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Success spelled with the four Cs

Staff at Mullion School in Cornwall talk about pupils, parents and visitors rather than "customers", but rising pupil numbers and an array of external awards point to a high level of customer satisfaction.

In 1992, this 11-16 comprehensive was one of the first schools in the country to receive a Charter Mark, the award for public service excellence introduced as part of the Government's Citizen's Charter initiative. When the time came to re-apply for the award last year, the school was again successful.

Mullion has been taking regular soundings of views of parents, pupils and staff ever since it opened in 1978. It also produces a detailed handbook giving parents and pupils information on everything from the school's aims and philosophy to its policy on uniform (designed by a parent after consultation with other parents).

This tradition of two-way communication meant the school had little trouble meeting the Charter Mark standards, which stress the importance of keeping customers informed and taking their views into account.

A critical evaluation follows each key event in the life of the school, taking in the perspectives of all those involved. For example, after the school's biennial careers convention, parents, pupils and employers are all invited to complete an evaluation sheet. Similarly, pupils leaving the school are asked to complete a questionnaire that focuses mainly on personal and social education. Their replies have helped staff develop this part of the curriculum.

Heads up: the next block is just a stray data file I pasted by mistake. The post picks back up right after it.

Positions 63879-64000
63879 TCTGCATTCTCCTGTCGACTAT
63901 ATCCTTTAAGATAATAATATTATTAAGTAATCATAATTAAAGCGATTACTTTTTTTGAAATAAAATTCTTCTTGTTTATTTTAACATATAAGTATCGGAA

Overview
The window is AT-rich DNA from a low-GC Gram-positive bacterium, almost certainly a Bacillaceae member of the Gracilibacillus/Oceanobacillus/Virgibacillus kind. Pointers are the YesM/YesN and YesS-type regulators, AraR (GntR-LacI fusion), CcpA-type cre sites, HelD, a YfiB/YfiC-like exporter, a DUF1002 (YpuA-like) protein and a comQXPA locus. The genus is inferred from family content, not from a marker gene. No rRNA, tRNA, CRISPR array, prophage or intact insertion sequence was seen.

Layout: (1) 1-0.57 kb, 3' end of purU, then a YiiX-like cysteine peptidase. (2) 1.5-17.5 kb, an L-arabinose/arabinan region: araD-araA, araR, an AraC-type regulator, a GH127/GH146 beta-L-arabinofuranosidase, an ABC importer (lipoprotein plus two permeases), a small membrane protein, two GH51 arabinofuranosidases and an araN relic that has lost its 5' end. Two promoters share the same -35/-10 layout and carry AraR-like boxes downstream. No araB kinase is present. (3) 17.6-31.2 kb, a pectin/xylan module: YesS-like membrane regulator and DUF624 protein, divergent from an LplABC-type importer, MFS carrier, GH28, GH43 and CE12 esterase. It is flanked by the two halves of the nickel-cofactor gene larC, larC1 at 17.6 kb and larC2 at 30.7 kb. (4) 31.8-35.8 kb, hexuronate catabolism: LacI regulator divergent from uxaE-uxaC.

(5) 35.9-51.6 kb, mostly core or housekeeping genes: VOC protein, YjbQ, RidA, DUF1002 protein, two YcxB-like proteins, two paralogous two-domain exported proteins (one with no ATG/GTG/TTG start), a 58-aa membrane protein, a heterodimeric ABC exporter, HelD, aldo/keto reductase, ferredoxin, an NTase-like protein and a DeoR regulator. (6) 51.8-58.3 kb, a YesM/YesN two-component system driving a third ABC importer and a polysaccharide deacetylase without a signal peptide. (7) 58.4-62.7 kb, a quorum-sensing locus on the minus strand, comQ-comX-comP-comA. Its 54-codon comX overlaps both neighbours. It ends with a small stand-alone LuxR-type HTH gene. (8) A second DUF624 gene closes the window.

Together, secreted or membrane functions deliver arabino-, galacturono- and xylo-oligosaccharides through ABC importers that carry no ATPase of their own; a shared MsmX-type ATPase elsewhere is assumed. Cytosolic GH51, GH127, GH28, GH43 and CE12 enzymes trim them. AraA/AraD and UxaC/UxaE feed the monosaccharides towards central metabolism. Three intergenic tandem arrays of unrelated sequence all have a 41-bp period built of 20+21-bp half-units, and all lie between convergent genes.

Visitors also receive an information leaflet with a pull-out sheet inviting comments and suggestions as to how the school might improve its response to visitors.

Ian Hamilton, Mullion's head, stresses that the questionnaires the school uses always relate to specific events, activities or processes. "The general 'are you satisfied with the service?' type of question seems to me to be bland to a fault," he says. While there is a great temptation to ask structured questions, he adds, it is often the open-ended invitation to comment that produces the most unexpected and useful replies.

But Mr Hamilton believes the parents' forum steering committee of the Mullion School Association provides an even more useful bush telegraph. Meeting once a term, this forum has looked at mixed-ability teaching, sex education and drugs education and other issues which parents have raised.

Like the school's guiding principles of the "four Cs" - co-operation, courtesy, care and concern - the parents' forum has been around for much longer than the Citizen's Charter and Charter Mark schemes. Some schools, it seems, are not new to the concepts behind these and similar customer service initiatives - only the language that shrouds them is new.

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